Coal

Why Coal Ash

Almost half of America’s electricity is generated by burning coal. That figure is not likely to change much in the future. Because Americans continue to consume more electricity every year, renewable energy sources will do well just to keep up with increases in demand. The U.S. Department of Energy predicts that in 2030, we will actually generate 19 percent more electricity from coal than we did in 2007.

Generating that much electricity produces large volumes of coal ash — solid materials left over from the combustion process. According to the American Coal Ash Association, about 136 million tons of this material was produced in 2008. The good news is that over 44 percent of it was recycled rather than disposed.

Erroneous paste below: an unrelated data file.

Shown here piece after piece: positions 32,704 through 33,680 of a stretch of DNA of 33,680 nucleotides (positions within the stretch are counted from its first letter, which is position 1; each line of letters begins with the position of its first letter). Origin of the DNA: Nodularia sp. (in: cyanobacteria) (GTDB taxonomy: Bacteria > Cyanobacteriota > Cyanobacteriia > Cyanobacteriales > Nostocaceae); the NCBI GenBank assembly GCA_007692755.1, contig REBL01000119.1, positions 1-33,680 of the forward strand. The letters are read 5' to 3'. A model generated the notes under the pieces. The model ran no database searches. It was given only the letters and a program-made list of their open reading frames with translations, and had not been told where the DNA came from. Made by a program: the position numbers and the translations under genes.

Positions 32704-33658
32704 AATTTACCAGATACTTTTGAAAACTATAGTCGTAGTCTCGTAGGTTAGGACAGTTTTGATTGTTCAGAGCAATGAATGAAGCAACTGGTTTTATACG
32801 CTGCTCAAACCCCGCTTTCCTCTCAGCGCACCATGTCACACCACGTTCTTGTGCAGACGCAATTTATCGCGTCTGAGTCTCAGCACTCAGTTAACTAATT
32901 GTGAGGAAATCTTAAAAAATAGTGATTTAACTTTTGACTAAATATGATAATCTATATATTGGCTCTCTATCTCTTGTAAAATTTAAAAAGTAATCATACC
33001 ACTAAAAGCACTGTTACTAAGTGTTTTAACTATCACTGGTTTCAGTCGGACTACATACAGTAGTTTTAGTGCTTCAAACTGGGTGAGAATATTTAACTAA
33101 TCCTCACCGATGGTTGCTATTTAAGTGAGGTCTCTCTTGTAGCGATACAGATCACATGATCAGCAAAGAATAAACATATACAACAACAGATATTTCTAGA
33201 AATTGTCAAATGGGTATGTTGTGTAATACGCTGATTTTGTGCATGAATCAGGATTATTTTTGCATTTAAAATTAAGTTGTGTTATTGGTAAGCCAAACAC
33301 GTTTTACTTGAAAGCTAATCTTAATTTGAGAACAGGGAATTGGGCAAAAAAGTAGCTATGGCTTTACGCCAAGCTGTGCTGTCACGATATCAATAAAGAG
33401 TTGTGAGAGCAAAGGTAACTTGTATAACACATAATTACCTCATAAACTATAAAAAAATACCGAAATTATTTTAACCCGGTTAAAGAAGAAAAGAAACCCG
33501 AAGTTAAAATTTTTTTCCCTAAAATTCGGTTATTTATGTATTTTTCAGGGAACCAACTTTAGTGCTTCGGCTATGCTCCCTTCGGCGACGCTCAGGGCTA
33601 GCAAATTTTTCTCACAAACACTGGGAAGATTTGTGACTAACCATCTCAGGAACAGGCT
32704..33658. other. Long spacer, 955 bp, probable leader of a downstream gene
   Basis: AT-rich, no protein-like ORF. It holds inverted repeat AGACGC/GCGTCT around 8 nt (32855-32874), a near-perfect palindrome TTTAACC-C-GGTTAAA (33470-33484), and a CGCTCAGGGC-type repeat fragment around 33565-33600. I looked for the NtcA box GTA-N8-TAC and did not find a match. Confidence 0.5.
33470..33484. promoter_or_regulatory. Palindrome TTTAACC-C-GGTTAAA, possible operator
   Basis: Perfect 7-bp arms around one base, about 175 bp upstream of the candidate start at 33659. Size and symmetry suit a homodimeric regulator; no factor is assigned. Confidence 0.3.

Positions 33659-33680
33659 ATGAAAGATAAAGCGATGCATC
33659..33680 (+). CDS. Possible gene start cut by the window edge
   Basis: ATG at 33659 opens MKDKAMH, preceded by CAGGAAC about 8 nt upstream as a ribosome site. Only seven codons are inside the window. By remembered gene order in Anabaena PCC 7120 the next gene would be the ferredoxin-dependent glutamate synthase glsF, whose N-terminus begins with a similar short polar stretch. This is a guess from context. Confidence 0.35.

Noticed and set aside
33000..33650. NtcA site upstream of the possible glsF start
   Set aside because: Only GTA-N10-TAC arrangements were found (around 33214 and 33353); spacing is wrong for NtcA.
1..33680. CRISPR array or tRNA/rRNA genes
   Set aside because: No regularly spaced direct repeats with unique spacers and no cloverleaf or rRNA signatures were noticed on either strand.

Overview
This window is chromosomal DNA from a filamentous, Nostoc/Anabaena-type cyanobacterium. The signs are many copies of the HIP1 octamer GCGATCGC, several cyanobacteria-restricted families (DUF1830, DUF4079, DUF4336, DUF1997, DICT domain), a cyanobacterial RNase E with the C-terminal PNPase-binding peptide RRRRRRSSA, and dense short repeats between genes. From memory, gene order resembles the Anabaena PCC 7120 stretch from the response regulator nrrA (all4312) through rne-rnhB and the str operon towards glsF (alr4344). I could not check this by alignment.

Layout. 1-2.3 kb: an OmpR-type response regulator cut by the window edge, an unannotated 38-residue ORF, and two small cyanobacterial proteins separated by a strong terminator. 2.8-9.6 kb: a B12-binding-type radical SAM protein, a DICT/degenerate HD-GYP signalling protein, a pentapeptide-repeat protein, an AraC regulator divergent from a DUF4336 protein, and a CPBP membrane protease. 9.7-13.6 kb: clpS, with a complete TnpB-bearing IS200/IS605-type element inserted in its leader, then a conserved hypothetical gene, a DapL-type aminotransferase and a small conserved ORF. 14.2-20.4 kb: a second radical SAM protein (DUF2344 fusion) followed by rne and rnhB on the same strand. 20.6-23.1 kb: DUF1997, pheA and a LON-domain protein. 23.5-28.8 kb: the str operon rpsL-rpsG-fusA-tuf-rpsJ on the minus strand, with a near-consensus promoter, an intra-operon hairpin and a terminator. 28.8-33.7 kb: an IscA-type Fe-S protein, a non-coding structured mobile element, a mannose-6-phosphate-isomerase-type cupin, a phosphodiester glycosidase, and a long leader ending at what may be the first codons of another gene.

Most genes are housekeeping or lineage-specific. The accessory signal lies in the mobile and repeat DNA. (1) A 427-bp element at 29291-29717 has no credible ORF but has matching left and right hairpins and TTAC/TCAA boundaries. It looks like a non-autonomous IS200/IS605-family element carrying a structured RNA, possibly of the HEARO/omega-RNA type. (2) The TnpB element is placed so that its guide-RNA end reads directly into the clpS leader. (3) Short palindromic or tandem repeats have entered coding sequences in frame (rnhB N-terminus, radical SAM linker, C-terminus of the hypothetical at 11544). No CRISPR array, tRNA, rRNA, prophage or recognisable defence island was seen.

There are many good reasons to view coal ash as a resource, rather than a waste. Recycling it conserves natural resources and saves energy. In some cases, products made with coal ash perform better than products made without it. For instance, coal ash makes concrete stronger and more durable. It also reduces the need to manufacture cement, resulting in significant reductions in greenhouse gas emissions. About 12 million tons of greenhouse gas emissions were avoided by using coal ash to replace cement in 2008 alone.

To learn more about the benefits of recycling coal ash, visit:

The U.S. Environmental Protection Agency’s Coal Combustion Products Partnership
(www.epa.gov/epawaste/partnerships/c2p2/index.htm)

The American Coal Ash Association
(www.acaa-usa.org)

Coal Ash Facts
(www.coalashfacts.org)